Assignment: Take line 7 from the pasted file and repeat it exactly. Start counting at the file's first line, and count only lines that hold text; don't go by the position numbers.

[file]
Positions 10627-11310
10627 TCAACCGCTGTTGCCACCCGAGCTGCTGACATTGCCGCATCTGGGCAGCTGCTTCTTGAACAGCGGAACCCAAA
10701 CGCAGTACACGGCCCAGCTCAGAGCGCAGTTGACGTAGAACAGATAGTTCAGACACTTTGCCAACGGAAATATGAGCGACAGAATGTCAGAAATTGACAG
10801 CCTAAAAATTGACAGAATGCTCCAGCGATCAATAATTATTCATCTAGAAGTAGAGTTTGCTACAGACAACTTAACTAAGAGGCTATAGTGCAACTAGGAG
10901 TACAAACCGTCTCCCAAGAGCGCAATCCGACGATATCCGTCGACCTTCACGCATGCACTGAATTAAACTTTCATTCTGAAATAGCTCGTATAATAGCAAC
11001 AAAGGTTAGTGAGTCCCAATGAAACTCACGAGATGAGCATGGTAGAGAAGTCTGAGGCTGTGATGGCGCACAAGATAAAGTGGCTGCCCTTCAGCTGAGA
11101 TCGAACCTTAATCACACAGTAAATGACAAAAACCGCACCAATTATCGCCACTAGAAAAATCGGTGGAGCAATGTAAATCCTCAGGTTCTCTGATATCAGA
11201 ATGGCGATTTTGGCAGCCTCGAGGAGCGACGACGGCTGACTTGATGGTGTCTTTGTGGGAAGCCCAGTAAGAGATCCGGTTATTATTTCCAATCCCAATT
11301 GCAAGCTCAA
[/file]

11101 TCGAACCTTAATCACACAGTAAATGACAAAAACCGCACCAATTATCGCCACTAGAAAAATCGGTGGAGCAATGTAAATCCTCAGGTTCTCTGATATCAGA